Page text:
1. None of the family’s neighbors reported seeing Jamel at all since he and his mother and her boyfriend moved into the complex on April 15, more than a month before his reported disappearance, and
2. The police could find no evidence of Jamel’s presence in the apartment.
To cap it off, Jamel’s mom and her boyfriend were uncooperative with the investigation, and the mother refused to provide a DNA sample for comparison with any unidentified remains that should turn up.
It doesn’t look good.
Although he’s of mixed black and white ancestry, Jamel had blue eyes and blonde hair in 1994 and from his (admittedly black and white) pictures, he looks white to me. If he’s still alive, I think people should be looking for a young white man. If he is still alive, he probably doesn’t remember his origins and thinks that whoever raised him are be his parents. I did my usual searches but couldn’t find any new info on this case since I wrote about it nine months ago.
Frankly, I don’t have a lot of hope that he’s alive, but this case is certainly solvable. Chances are multiple people know what happened to little Jamel. It’s not too late for them to come forward with information.
I noticed that News One for Black America did an article on Jeremiah Huger‘s disappearance. The article quotes his grandfather, but contains precisely nothing new. Nevertheless, I thought I should make note of it on my blog because poor Jeremiah has gotten so little media attention over the past 28 years.
Selected by Christina S.: Beverly Rose Potts, one of Charley’s oldest cases. She disappeared from Cleveland, Ohio on August 24, 1951 — that is, sixty-two years ago. In the unlikely chance that she’s still alive, Beverly would be 73 years old next month. Her Charley Project casefile is quite long with over 1,000 words about the case history, with its many twists and turns and dead ends. She was last seen walking home from a nearby park. She almost made it home safe. But she didn’t.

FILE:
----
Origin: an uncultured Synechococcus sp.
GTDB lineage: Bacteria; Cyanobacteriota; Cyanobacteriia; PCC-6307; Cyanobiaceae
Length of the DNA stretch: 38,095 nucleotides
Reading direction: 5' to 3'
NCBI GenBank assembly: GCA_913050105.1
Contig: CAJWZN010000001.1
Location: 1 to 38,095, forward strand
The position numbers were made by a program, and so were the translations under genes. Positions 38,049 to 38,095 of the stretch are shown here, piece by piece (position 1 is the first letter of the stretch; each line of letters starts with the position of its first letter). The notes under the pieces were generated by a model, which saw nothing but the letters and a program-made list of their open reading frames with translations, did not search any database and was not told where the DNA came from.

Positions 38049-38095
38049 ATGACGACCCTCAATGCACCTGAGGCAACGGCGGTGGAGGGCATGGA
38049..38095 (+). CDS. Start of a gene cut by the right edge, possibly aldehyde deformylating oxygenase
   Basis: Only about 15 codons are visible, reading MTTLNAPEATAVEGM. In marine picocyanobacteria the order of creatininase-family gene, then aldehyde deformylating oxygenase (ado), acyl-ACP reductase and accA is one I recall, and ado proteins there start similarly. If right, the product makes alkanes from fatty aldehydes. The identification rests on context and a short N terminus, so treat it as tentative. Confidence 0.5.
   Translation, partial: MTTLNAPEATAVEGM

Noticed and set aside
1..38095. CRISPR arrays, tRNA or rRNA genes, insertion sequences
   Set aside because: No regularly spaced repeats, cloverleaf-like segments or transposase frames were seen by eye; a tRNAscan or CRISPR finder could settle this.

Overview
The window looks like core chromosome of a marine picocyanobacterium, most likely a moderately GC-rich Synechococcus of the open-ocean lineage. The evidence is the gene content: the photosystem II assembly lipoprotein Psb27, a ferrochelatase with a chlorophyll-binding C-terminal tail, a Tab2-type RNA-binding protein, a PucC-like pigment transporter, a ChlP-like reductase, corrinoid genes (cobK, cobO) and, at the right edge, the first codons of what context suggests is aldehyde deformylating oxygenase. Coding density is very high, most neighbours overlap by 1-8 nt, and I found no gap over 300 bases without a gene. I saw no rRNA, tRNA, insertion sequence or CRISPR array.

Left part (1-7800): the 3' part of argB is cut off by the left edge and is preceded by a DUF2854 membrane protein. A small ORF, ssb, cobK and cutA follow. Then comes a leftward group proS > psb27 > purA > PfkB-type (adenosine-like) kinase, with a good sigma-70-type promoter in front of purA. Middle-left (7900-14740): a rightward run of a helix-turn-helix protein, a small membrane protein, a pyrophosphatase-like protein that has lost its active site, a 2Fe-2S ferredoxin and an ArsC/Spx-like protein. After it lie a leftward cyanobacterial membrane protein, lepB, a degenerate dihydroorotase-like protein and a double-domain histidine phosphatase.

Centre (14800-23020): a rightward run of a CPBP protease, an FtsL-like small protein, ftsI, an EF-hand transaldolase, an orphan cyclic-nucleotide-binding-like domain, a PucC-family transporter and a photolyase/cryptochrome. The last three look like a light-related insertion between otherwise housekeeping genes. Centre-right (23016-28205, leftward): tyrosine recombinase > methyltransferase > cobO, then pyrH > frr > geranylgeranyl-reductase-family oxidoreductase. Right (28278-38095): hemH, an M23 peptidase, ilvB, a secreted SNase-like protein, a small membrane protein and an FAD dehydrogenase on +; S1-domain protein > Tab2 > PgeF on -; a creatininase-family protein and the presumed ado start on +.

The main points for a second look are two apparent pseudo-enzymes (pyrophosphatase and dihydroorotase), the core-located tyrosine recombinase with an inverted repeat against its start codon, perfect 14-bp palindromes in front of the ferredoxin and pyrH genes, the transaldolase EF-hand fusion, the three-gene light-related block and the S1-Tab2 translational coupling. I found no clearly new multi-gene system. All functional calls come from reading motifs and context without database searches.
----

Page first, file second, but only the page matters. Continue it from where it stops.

Author James Jessen Badal wrote an excellent book, Twilight of Innocence, on the Potts case. I highly recommend this book to MP buffs, and if you have a Kindle you can buy it for less than eight bucks. From what I recall from the book, Badal believes Beverly was probably killed on the night of her disappearance, and that her body might very well be buried on her own street.
Beverly’s parents and sister are dead, and the person(s) responsible for her disappearance is probably dead also. I highly doubt this case will ever be solved. The best we can hope for is maybe her body being found.
Today is Michael J. Woodward‘s birthday. He was only nine years old when he vanished over forty years ago; he would be 51 today, if still alive.
This week’s featured missing person is Andrew Ryan Skelton, age 9, who disappeared along with his brothers Alexander, 7, and Tanner, 5, from Morenci, Michigan the day after Thanksgiving in 2010. The boys are all adorable and remind me of my nephews when they were that age.